Martin O'Malley

O'Malley Advocates for Alternative Energy Jobs

“We need to invent an American jobs agenda that is a match for the climate challenge. […] There’s the potential to bring forward that sort of power—clean energy, renewable energy—and I believe that it is rural America and America’s city centers that will lead the way to this cleaner, greener, safer, and yes, more prosperous energy future. […] This isn’t about the end of the world. It’s about imagining a new beginning and realizing that there are jobs to be created."

On Saturday, June 11, 2015 in Iowa City, Iowa
Sources: Martin O'Malley YouTube, Politico (including similar remarks from O'Malley at other times), O'Malley campaign website (including his position on renewable energy)

The Context: During their travels through Iowa, an all-important early primary state, the candidates have approached the topic of energy with care—the one-fifth of Iowans working in agriculture and related industries have a lot at stake when it comes to alternative energy subsidies. Here, O’Malley joins those who support investing in a future of alternative energy, starting with celebrating Iowa as "the leading producer of wind [energy]." He stresses that “we know the science” behind this issue, but that the Left's goals can be misunderstood when speaking about climate change in an apocalyptic manner. O’Malley equates alternative energy investment to job growth, envisioning a “new economy” with opportunities for employment in green design and retrofitting, two examples of subsectors complementing the actual production of clean energy.

The topic of (alternative) energy can be understood through countless metrics. After looking at the state-by-state patterns of overall energy production and consumption, we wondered how the energy sector contributes to employment across the country today. Investment in our energy industries will include creating jobs throughout several occupations, specialties, and subsectors as O'Malley mentioned. Knowing that the early rounds of these jobs will likely build upon the workforce already in place, we asked 

Where are our current energy-related jobs? And how do their earnings compare to others?

Martin O'Malley Is Running for President

"It is the gap between the strong and just country our children need for us to be…and the country we are in danger of becoming. For today in America, 70% of us are earning the same or less than they were 12 years ago. This is the first time that has happened this side of World War II. Today in America, family-owned businesses and farms are struggling to compete with ever larger concentrations of corporate power. Fifty years ago, the nation’s largest employer was GM. An average GM employee could pay for a year’s tuition at a state university with two weeks’ wages."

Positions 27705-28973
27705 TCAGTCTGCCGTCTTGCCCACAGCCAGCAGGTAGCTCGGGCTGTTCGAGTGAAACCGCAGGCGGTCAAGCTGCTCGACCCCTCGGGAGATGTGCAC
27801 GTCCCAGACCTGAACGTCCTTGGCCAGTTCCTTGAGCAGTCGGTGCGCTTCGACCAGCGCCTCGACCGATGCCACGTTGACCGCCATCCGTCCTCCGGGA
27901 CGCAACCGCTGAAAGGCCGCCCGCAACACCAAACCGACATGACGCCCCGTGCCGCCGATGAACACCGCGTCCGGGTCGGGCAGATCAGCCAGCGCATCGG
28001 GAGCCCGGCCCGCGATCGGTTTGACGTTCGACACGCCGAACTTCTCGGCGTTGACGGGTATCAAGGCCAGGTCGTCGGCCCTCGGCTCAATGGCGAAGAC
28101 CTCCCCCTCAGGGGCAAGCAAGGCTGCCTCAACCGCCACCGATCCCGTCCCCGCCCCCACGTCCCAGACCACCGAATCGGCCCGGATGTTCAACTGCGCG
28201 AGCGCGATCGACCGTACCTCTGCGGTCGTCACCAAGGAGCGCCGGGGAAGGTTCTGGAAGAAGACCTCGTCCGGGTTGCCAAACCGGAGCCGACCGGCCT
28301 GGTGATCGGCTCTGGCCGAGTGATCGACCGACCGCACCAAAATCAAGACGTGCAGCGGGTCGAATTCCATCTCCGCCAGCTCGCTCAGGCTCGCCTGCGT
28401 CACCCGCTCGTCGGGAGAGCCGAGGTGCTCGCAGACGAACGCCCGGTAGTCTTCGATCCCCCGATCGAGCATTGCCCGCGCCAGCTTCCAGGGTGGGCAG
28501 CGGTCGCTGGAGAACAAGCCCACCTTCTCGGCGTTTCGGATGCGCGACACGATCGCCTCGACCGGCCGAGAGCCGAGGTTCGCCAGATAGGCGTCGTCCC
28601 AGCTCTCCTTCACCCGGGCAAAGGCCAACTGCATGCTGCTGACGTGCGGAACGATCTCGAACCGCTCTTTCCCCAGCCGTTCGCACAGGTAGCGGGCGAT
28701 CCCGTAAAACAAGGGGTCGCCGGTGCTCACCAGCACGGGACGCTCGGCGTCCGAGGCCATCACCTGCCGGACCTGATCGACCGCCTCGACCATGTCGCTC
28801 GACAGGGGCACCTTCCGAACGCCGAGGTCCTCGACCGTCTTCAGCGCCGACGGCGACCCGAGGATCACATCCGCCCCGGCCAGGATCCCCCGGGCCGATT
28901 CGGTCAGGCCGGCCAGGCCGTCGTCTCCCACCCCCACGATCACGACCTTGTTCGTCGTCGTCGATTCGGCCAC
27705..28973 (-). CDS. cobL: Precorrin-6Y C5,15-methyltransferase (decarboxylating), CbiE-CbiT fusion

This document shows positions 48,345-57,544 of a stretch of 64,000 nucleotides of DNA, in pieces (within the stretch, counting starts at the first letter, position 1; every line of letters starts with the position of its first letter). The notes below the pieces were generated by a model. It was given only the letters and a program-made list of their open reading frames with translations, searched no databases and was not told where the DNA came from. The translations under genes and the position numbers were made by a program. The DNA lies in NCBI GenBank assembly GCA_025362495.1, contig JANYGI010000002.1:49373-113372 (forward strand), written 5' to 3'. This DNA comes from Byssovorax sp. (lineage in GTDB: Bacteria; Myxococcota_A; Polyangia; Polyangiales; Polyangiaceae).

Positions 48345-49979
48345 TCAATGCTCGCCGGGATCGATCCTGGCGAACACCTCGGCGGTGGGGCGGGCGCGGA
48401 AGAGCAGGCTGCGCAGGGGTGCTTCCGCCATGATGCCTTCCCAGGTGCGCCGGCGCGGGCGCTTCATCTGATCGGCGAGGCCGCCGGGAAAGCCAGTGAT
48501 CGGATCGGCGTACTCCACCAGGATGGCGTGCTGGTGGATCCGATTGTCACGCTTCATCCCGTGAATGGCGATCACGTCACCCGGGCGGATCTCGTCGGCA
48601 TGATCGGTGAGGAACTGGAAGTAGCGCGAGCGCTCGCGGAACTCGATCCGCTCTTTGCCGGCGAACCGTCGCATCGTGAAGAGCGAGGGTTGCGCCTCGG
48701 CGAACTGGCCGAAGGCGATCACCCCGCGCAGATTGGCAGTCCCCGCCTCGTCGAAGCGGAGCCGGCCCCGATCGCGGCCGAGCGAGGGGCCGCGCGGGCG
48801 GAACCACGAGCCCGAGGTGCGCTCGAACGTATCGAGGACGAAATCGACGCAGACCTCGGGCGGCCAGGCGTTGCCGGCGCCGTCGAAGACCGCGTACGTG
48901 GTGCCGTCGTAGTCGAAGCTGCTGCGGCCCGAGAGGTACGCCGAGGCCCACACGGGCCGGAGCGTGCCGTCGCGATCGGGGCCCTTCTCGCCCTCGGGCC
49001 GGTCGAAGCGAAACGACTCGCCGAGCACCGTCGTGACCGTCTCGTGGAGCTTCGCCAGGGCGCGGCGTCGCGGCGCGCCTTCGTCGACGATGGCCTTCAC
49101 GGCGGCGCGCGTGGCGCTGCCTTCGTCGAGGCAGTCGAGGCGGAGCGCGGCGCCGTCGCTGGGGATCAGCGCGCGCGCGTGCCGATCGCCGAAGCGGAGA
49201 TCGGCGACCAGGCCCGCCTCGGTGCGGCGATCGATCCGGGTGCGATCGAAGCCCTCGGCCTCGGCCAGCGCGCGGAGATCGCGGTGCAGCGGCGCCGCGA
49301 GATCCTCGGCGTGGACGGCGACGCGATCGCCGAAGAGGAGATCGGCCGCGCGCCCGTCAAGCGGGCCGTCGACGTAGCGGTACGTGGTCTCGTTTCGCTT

On Saturday, May 30, 2015 in Baltimore, Maryland
Sources: C-SPANO'Malley Campaign Website 

The Context: O'Malley uses his announcement to speak to those Americans who feel their country is in decline, beginning by declaring that the American Dream is in "urgent need of rebuilding." He explains that a "scourge of hopelessness" is developing in areas of poverty, largely stemming from the belief that labor and wages are worth less with each day. To combat these structural flaws, O'Malley proposes raising the minimum wage, guaranteeing overtime pay, and simplifying collective bargaining. He proposes these measures as a means to strengthen the middle class, as dual key to economic growth and equality. 

The middle class is an ambiguous category—defined by the space between wealth and poverty, while describing the standard and cost of living associated with this Dream. If taken by the first definition (the space between the ends of the income scale), there will always be a middle class. If defined by a standard of living, the important questions become whether American households earn enough to accomplish that standard. Thus, we asked

How does median household income—the literal middle income per county—vary across the country? Where do high-income and low-income counties cluster together? Or, rather, where are the spaces between these clustered extremes?

Cross-Reference: Consider comparing these maps to related atlas entries on Poverty, Housing Affordability, and the relationship between Income & Race.